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Bonds and Brands : intermediaries and reputation in sovereign debt markets 1820-1830

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  • Flores, Juan-Huitzi
  • Flandreau, Marc

Abstract

How does sovereign debt emerge and become sustainable? This paper provides a new answer to this unsolved puzzle. Focusing on the early 19th century, we argue that intermediaries’ market power served to overcome information asymmetries and sustained the development of sovereign debt. Relying on insights from corporate finance, we argue that capitalists turned to intermediaries’ reputations to guide their investment strategies. The outcome was a two-tier global bond market, which was sustained by hierarchical relations among intermediaries. This novel theoretical perspective is backed by new archival evidence and empirical data that have never been gathered so far.

Suggested Citation

  • Flores, Juan-Huitzi & Flandreau, Marc, 2007. "Bonds and Brands : intermediaries and reputation in sovereign debt markets 1820-1830," IFCS - Working Papers in Economic History.WH wp07-12, Universidad Carlos III de Madrid. Instituto Figuerola.
  • Handle: RePEc:cte:whrepe:wp07-12
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    File URL: https://e-archivo.uc3m.es/bitstream/handle/10016/944/wp07-12.pdf?sequence=1
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    References listed on IDEAS

    as
    1. Giorgio Fodor, 2002. "The boom that never was? Latin American loans in London 1822-1825," Department of Economics Working Papers 0205, Department of Economics, University of Trento, Italia.
    2. Hidy, Ralph W., 1941. "The Organization and Functions of Anglo-American Merchant Bankers, 1815–1860," The Journal of Economic History, Cambridge University Press, vol. 1(S1), pages 53-66, December.
    3. Flores, Juan-Huitzi, 2007. "Lending booms, underwriting and competition : the baring crisis revisited," IFCS - Working Papers in Economic History.WH wp07-01, Universidad Carlos III de Madrid. Instituto Figuerola.
    4. Rock, Kevin, 1986. "Why new issues are underpriced," Journal of Financial Economics, Elsevier, vol. 15(1-2), pages 187-212.
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    Cited by:

    1. Marc Flandreau, 2013. "Sovereign states, bondholders committees, and the London Stock Exchange in the nineteenth century (1827–68): new facts and old fictions," Oxford Review of Economic Policy, Oxford University Press, vol. 29(4), pages 668-696, WINTER.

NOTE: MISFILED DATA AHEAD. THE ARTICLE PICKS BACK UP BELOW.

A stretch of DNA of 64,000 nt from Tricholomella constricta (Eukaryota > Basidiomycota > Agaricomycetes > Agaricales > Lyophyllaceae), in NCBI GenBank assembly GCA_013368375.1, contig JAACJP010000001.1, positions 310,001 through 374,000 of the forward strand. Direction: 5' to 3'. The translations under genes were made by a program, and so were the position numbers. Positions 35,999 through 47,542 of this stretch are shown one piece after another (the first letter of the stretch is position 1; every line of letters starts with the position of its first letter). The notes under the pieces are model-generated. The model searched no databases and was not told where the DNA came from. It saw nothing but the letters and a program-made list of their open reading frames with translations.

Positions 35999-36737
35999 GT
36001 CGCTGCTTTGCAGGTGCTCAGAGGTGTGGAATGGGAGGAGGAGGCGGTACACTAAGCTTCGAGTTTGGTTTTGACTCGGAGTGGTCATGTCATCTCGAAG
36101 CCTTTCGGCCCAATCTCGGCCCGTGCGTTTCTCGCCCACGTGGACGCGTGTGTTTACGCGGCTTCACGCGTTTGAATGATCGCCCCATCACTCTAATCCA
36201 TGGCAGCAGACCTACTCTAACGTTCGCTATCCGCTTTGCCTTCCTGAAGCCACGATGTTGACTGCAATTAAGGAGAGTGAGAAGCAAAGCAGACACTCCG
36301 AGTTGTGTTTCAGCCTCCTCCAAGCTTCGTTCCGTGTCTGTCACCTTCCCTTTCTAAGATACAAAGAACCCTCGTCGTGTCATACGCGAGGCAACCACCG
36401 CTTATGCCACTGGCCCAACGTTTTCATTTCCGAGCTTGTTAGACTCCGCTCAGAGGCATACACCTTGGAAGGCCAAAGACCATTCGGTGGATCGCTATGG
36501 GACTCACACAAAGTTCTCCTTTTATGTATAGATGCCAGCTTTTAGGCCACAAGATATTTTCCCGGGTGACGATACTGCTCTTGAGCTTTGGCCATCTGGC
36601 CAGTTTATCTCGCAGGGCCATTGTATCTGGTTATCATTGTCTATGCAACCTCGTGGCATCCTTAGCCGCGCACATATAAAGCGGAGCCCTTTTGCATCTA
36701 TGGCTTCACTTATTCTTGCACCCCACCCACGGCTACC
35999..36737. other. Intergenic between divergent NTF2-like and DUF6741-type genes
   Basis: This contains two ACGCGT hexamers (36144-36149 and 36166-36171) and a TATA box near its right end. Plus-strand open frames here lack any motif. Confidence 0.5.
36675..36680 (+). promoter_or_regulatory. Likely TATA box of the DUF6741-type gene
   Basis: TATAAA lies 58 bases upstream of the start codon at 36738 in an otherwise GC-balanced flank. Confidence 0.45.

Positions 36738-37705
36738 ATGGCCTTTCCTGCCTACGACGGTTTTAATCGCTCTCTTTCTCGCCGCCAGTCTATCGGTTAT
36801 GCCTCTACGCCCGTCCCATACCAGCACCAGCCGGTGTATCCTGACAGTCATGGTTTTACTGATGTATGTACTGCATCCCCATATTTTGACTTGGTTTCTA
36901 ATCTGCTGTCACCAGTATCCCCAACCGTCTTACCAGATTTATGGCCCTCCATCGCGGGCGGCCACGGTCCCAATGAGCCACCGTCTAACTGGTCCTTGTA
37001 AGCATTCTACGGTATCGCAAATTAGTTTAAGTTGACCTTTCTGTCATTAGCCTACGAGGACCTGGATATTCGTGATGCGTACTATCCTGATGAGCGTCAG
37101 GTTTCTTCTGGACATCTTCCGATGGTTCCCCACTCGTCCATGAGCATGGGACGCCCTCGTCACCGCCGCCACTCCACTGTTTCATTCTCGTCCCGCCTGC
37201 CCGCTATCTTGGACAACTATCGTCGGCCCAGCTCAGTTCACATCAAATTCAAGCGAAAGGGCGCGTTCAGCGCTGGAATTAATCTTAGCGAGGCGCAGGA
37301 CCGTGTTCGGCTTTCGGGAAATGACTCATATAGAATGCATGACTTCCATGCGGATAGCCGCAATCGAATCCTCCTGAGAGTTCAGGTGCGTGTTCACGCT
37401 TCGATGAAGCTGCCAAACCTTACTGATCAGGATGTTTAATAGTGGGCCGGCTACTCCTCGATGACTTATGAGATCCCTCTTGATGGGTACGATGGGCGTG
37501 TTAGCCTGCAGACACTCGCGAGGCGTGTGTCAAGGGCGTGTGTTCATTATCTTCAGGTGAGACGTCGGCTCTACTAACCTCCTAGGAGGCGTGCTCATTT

2. Flandreau, Marc & Flores Zendejas, Juan Huitzilihuitl, 2010. "Hamlet without the Prince of Denmark: Relationship banking and conditionality lending in the London market for government debt, 1815-1913," CEPR Discussion Papers 7915, C.E.P.R. Discussion Papers.
    3. Marc Flandreau, Juan Flores, 2010. "Hamlet Without The Prince of Denmark: Relationship Banking and Conditionality Lending In The London Market For Foreign Government Debt, 1815 - 1913," IHEID Working Papers 08-2010, Economics Section, The Graduate Institute of International Studies.
    4. Marc Flandreau & Juan Flores, 2011. "Bondholders vs. bond-sellers? Investment banks and conditionality lending in the London market for foreign government debt, 1815-1913," Working Papers 0002, European Historical Economics Society (EHES).
    5. Carlos Marichal, 2014. "Historical reflections on the causes of financial crises: Official investigations, past and present, 1873–2011," Investigaciones de Historia Económica - Economic History Research (IHE-EHR), Journal of the Spanish Economic History Association, Asociación Española de Historia Económica, vol. 10(02), pages 81-91.

    More about this item

    Keywords

    Financial history;

    JEL classification:

    • F37 - International Economics - - International Finance - - - International Finance Forecasting and Simulation: Models and Applications
    • G15 - Financial Economics - - General Financial Markets - - - International Financial Markets
    • G24 - Financial Economics - - Financial Institutions and Services - - - Investment Banking; Venture Capital; Brokerage
    • N20 - Economic History - - Financial Markets and Institutions - - - General, International, or Comparative
    • N23 - Economic History - - Financial Markets and Institutions - - - Europe: Pre-1913
    • D24 - Microeconomics - - Production and Organizations - - - Production; Cost; Capital; Capital, Total Factor, and Multifactor Productivity; Capacity

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